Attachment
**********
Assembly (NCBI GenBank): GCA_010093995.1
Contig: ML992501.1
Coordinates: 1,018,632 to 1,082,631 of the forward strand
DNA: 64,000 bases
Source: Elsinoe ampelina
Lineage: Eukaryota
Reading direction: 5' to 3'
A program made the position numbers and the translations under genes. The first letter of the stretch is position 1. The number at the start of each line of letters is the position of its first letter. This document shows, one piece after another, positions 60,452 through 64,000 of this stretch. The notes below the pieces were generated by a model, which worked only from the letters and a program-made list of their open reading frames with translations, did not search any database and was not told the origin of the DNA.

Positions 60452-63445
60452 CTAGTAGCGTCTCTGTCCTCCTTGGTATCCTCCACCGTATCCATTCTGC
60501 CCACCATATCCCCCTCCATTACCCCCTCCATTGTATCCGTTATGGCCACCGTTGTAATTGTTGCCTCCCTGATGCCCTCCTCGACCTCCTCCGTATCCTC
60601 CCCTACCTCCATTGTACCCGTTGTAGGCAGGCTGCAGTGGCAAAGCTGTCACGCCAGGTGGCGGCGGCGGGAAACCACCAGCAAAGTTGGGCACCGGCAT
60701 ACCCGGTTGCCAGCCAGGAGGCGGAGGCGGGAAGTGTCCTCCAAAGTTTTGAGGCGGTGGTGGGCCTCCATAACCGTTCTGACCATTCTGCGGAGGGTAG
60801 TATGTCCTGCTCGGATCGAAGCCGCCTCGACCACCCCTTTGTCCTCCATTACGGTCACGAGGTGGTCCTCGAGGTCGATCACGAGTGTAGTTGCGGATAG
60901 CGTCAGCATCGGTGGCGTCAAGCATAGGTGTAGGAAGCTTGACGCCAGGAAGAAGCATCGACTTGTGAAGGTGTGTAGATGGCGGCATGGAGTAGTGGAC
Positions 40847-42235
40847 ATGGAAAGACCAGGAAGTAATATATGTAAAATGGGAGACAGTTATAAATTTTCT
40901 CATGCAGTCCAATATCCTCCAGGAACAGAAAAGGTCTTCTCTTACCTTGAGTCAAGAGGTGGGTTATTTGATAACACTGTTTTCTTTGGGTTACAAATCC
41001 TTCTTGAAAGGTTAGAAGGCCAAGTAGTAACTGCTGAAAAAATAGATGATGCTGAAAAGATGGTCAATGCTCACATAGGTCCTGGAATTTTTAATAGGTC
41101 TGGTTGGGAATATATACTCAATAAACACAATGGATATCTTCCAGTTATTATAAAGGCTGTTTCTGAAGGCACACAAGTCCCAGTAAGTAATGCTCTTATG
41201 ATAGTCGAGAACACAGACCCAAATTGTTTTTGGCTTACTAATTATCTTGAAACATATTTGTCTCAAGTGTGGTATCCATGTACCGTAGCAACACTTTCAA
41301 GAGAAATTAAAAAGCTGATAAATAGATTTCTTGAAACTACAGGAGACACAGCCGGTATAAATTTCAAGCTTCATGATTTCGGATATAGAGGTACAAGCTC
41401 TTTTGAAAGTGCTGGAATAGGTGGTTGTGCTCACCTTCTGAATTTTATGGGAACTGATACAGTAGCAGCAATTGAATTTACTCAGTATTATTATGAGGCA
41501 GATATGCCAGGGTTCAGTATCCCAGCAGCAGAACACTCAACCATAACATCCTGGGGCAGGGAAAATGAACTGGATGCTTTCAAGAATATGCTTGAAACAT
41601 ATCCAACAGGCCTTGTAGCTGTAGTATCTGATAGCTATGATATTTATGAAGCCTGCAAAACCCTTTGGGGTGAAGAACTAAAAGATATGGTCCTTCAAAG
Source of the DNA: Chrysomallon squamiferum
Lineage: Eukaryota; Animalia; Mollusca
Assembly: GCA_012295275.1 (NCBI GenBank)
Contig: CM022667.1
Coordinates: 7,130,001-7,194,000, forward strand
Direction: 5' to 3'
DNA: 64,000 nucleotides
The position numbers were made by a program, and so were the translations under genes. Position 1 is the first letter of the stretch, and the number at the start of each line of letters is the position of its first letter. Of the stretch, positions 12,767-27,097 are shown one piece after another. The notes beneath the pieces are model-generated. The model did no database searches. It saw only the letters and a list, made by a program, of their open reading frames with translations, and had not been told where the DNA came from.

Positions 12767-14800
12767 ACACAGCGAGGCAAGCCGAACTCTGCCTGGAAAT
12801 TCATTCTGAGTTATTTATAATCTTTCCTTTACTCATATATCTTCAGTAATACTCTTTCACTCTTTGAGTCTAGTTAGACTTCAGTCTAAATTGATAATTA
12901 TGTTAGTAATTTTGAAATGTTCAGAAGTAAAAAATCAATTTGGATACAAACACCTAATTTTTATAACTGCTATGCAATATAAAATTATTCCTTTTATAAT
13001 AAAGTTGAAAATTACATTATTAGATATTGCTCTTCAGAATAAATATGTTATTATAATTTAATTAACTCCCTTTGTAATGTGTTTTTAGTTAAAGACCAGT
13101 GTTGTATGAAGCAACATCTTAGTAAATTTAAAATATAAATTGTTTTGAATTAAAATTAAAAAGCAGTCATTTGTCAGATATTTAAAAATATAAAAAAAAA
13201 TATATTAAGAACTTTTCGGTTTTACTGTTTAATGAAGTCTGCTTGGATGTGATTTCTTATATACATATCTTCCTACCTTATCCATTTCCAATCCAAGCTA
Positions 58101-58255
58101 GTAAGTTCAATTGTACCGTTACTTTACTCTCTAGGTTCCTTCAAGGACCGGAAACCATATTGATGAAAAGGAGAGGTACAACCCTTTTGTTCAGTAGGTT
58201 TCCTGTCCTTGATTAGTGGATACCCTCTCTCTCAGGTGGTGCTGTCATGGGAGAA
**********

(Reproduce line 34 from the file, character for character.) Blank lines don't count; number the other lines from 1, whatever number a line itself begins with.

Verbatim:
Positions 12767-14800